distributedand the basic concepts of each are illustrated in Figure
Substation Control and Automation
 Network Protection & Automation Guide• 423
Chap24 exe 20/06/02 15:15 Page 423
24.1. Early examples of substation automation used thecentralised concept, due to limitations in technology,both of processor power and communication techniques.Latest examples use a distributed architecture, in that anumber of Intelligent Electronic Devices (IED’s) – such asmicroprocessor based relays – may be linked via amultidrop serial link to a local processor. The localprocessor may control one or more bays in a substation.All of the local processors are, in turn, connected to aHuman Machine Interface (or HMI), and possibly also toa local or remote SCADA system for overall networkmonitoring/control.
24.2.1 System Elements
The main system elements in a substation control systemare:
IED’s, implementing a specific function orfunctions on a circuit or busbar in a substation.The most common example of an IED is amicroprocessor based protection relay, but it couldalso be a microprocessor based measurementdevice, interface unit to older relays or control, etc.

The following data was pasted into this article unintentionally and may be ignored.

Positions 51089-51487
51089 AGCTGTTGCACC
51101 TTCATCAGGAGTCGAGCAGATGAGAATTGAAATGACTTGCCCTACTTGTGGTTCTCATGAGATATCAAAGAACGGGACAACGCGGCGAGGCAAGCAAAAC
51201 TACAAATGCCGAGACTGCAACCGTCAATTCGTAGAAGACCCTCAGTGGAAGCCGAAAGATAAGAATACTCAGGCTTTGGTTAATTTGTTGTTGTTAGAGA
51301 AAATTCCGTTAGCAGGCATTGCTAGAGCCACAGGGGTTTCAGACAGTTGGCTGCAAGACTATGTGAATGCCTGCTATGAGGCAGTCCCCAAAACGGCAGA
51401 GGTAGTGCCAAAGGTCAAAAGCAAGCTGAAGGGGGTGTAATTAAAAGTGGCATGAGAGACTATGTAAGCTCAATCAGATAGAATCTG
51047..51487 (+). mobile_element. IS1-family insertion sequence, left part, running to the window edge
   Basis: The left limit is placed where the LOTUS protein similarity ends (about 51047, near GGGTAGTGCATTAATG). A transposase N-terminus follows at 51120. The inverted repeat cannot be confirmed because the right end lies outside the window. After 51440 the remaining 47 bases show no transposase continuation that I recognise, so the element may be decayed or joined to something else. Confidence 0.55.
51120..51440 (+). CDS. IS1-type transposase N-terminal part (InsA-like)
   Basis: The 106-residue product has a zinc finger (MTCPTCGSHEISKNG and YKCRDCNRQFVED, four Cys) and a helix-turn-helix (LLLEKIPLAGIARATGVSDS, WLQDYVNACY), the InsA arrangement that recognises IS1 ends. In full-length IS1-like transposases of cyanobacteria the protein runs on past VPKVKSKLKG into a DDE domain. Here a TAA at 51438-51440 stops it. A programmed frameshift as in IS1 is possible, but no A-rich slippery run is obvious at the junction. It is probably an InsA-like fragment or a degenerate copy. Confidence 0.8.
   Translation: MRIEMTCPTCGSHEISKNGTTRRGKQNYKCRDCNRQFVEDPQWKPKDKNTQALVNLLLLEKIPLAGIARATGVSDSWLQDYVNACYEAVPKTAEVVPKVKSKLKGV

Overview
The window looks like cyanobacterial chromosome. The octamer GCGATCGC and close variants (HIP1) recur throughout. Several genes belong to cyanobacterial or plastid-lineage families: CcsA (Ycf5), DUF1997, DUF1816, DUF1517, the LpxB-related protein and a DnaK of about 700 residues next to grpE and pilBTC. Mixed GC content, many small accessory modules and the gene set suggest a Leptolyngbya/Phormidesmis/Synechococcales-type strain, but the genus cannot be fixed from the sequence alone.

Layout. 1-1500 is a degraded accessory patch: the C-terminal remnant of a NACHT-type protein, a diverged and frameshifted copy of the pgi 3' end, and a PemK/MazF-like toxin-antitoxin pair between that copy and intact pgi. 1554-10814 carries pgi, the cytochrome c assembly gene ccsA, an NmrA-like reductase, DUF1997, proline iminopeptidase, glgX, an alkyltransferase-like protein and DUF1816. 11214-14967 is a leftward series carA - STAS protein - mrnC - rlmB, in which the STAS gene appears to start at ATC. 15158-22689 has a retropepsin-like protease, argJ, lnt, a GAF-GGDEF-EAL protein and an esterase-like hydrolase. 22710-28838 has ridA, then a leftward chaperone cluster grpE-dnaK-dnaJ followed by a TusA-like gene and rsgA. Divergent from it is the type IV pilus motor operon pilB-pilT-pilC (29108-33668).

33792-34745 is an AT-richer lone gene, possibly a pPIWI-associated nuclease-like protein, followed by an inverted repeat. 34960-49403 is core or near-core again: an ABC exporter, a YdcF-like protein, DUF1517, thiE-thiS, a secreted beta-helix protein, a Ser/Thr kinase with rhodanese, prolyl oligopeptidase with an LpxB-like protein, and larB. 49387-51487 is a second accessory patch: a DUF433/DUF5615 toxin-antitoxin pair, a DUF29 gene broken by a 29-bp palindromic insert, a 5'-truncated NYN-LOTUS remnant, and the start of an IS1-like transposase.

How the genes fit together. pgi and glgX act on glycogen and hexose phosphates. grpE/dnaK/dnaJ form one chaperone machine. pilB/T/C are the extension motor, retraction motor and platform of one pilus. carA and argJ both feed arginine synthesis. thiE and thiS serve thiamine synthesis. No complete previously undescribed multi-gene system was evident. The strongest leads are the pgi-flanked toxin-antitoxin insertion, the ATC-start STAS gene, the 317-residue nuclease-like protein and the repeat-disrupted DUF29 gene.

Bay Module (or controller). This device willnormally contain all of the software required forthe control and interlocking of a single bay (feeder,etc.) in the substation, and sufficient I/O tointerface to all of the required devices required formeasurement/protection/control of the bay. TheI/O may include digital and analogue I/O (forinterfacing to discrete devices such as CB close/tripcircuits, isolator motors, non-microprocessor basedprotection relays) and communications links (serialor parallel as required) to IED’s
Human Machine Interface (HMI). This is theprincipal user interface and would normally takethe form of a computer. The familiar desktop PC iscommonly used, but specialised computers are alsopossible, while normally unmanned substationsmay dispense with a permanently installed HMIand rely on operations/maintenance staff bringinga portable computer equipped with the appropriatesoftware with them when attendance is required.It is usual to also provide one or more printerslinked to the HMI in order to provide hard-copyrecords of various kinds (Sequence of Eventsrecorder, alarm list, etc.)